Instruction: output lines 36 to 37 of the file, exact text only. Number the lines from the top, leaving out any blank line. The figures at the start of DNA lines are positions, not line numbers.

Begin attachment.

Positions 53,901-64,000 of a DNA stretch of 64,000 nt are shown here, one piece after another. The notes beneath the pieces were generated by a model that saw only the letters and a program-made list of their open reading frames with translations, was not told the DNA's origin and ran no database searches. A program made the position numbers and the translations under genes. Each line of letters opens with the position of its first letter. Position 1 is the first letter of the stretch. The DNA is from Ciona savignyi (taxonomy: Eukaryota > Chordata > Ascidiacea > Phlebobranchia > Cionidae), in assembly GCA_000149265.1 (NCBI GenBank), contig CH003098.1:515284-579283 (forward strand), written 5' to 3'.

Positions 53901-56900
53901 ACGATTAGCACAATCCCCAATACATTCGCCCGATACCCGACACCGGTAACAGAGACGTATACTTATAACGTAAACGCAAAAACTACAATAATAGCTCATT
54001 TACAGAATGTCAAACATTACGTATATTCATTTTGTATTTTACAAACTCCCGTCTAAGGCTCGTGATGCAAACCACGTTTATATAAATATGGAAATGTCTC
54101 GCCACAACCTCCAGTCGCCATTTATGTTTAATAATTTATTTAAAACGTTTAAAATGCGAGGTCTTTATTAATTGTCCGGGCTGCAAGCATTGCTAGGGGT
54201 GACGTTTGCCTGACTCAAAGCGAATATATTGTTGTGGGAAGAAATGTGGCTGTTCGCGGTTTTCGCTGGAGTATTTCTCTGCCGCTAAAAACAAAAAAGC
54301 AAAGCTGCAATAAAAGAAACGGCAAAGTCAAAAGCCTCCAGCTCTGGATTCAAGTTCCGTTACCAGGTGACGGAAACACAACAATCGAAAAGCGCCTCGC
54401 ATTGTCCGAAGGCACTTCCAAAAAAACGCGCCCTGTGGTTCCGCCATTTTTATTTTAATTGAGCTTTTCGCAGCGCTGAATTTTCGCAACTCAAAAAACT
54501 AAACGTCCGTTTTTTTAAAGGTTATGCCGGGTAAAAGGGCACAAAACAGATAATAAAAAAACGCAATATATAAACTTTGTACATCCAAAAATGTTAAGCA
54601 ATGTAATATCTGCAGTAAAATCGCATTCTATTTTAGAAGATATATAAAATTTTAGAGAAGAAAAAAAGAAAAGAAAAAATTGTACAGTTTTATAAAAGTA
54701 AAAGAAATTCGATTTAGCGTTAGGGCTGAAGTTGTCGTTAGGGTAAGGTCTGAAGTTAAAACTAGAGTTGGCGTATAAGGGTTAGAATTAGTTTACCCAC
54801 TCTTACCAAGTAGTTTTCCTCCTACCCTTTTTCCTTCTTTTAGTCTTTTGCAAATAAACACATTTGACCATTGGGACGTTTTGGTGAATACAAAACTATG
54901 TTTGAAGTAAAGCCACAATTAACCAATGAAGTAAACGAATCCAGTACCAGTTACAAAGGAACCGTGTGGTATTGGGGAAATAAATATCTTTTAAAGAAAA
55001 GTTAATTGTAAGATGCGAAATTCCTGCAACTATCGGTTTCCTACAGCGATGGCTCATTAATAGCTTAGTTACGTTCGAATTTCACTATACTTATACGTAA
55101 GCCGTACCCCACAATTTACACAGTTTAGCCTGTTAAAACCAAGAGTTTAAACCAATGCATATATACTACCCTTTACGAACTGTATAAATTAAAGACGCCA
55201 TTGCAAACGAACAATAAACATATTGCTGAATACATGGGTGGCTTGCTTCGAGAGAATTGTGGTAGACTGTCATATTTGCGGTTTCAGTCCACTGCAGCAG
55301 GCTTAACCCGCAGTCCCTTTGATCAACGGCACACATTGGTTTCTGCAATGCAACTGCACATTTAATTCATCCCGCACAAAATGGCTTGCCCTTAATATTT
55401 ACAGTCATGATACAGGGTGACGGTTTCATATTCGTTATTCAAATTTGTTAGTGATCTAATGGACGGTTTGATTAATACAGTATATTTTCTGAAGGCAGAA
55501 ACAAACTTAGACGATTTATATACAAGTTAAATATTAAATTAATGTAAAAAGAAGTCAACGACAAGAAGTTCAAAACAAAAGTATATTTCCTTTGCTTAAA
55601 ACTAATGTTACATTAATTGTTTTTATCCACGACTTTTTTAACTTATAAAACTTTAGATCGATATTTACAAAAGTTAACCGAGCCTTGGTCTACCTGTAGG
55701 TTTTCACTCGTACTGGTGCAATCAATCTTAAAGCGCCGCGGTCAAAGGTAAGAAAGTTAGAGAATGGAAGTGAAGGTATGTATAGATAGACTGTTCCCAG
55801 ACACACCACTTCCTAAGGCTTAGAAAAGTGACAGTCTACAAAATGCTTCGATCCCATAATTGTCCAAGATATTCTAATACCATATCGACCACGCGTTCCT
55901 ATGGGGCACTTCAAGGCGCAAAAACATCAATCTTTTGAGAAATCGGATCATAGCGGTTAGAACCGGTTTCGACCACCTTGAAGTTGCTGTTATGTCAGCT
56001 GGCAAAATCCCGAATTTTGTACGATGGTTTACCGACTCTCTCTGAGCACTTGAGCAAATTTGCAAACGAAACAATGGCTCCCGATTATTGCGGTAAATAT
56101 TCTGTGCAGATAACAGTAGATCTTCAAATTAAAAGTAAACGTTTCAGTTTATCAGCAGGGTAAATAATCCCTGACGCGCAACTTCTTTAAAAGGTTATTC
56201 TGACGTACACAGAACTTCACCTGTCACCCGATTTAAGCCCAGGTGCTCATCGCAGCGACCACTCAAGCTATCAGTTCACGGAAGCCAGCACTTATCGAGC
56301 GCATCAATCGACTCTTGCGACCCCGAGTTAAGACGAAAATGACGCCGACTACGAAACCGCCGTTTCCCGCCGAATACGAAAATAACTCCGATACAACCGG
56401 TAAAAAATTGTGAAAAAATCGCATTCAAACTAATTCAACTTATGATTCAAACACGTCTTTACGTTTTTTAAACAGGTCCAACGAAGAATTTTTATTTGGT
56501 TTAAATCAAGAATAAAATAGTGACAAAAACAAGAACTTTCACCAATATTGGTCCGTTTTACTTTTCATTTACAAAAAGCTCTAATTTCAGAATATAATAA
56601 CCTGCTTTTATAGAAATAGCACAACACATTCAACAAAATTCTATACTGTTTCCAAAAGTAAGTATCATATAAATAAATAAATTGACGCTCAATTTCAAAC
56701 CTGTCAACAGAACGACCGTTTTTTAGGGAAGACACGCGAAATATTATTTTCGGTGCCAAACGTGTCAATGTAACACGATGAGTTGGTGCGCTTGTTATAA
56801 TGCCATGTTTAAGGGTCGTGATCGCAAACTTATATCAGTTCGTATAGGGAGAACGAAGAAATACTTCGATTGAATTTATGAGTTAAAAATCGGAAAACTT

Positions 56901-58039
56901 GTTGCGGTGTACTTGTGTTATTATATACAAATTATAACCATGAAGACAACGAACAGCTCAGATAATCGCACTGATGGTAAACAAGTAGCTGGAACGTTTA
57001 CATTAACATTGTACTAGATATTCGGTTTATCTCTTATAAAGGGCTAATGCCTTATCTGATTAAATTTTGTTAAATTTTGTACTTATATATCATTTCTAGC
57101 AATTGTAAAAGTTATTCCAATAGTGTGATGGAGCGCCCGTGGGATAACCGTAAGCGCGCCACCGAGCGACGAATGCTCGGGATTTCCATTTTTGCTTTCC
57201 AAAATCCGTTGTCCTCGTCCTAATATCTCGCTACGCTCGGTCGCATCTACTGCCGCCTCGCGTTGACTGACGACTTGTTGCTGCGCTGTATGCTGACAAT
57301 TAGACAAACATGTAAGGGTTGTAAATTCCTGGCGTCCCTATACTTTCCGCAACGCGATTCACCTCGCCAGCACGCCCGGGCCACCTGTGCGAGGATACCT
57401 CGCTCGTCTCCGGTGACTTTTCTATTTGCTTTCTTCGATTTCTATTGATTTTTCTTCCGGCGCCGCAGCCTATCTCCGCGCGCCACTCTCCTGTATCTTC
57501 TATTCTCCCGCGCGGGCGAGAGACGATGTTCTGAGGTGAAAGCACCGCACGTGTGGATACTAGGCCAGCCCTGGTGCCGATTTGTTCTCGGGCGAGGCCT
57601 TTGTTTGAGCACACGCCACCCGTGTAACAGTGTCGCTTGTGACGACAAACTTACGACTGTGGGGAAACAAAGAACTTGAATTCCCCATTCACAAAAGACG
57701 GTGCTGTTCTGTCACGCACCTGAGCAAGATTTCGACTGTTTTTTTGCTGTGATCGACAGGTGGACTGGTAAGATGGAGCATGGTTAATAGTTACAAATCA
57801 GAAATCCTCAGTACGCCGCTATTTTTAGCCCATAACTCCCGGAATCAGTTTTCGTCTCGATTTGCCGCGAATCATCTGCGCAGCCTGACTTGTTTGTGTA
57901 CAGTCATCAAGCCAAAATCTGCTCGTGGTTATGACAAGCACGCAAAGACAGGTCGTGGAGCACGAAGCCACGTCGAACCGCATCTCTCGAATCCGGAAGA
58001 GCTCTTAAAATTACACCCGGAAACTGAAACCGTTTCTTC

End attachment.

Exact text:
57101 AATTGTAAAAGTTATTCCAATAGTGTGATGGAGCGCCCGTGGGATAACCGTAAGCGCGCCACCGAGCGACGAATGCTCGGGATTTCCATTTTTGCTTTCC
57201 AAAATCCGTTGTCCTCGTCCTAATATCTCGCTACGCTCGGTCGCATCTACTGCCGCCTCGCGTTGACTGACGACTTGTTGCTGCGCTGTATGCTGACAAT